Guide To Writing For The Business Press
AbeBooks Mitglied seit 1996
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AbeBooks Mitglied seit 1996
Titel: Guide To Writing For The Business Press
Verlag: McGraw-Hill, Lincolnwood, Ill., USA
Zustand des Schutzumschlags: Dust Jacket Included
Auflage: 1st Edition
Über diesen Titel
With his "Guide to Writing for the Business Press", Patrick Clinton offers an accessible guide to the "hidden world" of the business press, including examples on how to identify audience needs, writing headlines, and conducting interviews.Rezension:
When we think of journalism, we think of the New York Times, maybe Time or Newsweek or even Forbes. But Laundry News? Snack Food? Pavement Maintenance? In fact, these three publications are among the more than 5,000 trade magazines in the United States. Trade publications provide their readers with news of their fields, how-to information, and a place to market their wares, according to author Patrick Clinton; they act as a forum, of sorts, and they can be industry watchdogs. Clinton's Guide to Writing for the Business Press is an excellent, if dry, resource for aspiring and beginning trade journalists. In his book, Clinton offers solid advice that is geared specifically toward trade journalism, with numerous examples from the trade press, on identifying sources, conducting interviews, structuring stories, writing headlines and other page copy, and conducting research.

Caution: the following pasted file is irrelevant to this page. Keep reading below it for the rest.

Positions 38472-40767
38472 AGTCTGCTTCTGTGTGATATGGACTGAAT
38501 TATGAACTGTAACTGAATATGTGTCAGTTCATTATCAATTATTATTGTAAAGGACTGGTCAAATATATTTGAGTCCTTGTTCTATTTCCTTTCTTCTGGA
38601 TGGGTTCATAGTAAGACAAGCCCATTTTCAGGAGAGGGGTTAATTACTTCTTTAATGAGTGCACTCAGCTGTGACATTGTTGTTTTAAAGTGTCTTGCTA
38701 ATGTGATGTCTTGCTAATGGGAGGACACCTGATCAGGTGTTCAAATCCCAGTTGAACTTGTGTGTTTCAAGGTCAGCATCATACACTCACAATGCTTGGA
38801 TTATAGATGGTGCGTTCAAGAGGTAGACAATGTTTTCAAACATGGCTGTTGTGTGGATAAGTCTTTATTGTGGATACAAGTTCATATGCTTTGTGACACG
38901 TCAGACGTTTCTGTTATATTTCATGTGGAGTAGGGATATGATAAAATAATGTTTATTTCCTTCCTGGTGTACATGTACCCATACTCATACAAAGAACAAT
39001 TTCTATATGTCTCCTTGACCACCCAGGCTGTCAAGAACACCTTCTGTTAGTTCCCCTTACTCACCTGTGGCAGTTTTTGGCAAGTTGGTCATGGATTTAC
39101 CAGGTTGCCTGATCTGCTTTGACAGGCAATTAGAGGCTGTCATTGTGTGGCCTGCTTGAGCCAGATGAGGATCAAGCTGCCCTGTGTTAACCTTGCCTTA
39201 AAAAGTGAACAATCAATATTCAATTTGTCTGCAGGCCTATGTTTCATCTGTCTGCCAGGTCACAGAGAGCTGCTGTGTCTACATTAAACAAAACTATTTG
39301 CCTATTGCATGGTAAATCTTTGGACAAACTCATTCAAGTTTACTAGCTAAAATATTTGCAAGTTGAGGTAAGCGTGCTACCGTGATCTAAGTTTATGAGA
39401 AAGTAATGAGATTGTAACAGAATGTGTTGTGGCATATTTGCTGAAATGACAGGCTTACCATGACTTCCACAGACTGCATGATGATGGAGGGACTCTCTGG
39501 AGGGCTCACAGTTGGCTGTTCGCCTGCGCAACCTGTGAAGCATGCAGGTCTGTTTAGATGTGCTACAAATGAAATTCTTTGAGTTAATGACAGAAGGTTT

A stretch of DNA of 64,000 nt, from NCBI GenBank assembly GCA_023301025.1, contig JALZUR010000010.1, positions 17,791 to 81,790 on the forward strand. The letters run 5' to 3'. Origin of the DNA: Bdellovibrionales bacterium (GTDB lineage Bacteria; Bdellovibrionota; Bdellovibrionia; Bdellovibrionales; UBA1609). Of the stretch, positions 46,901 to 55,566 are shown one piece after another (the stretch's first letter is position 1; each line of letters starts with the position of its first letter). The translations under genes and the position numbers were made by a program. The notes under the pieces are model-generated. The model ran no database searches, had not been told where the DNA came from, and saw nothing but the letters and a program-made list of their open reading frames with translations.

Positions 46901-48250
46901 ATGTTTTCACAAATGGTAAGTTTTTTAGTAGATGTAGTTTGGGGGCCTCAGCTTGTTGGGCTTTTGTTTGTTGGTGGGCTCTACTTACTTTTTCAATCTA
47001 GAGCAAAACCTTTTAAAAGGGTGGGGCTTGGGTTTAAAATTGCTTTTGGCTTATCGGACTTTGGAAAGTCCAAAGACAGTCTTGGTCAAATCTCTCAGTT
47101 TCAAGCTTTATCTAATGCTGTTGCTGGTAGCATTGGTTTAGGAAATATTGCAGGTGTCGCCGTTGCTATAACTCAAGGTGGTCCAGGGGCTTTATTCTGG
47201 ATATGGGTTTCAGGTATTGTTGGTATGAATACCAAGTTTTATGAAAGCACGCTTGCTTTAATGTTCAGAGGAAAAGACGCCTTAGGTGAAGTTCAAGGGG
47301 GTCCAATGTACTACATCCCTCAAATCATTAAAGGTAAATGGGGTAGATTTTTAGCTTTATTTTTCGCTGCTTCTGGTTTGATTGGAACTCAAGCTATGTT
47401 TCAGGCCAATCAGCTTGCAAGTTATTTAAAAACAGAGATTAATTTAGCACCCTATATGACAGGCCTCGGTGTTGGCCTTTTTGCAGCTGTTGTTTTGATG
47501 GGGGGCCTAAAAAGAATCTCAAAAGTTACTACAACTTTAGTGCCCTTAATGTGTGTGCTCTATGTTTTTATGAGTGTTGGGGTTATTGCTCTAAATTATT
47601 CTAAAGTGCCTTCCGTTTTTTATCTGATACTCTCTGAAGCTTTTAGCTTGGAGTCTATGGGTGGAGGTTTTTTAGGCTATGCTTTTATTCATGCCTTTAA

What is most surprising is how different it is to write for specialized business magazines than to write for general-interest newspapers and magazines. "In most forms of journalism," writes Clinton, "you ... belong to the audience you write for.... In the business press, with rare exceptions, the reporter is not a member of the audience." While the general reporter is usually more knowledgeable about his beat than his readers are, trade magazines are written for readers who are all specialists; "in a magazine for structural engineers," for instance, "the whole point is to provide information that isn't evident to the ordinary engineer." Trickier rules govern the traditional journalistic separation of editorial and advertising in the trades, where you are often reporting on your advertisers. And finally, the trade journalist must learn the language of his field in order to be taken seriously. "For first-time readers of business magazines," writes Clinton, "their most distinctive feature is their use of technical language. If you do not belong to the intended audience of a magazine, the stories may be all but unreadable." --Jane Steinberg
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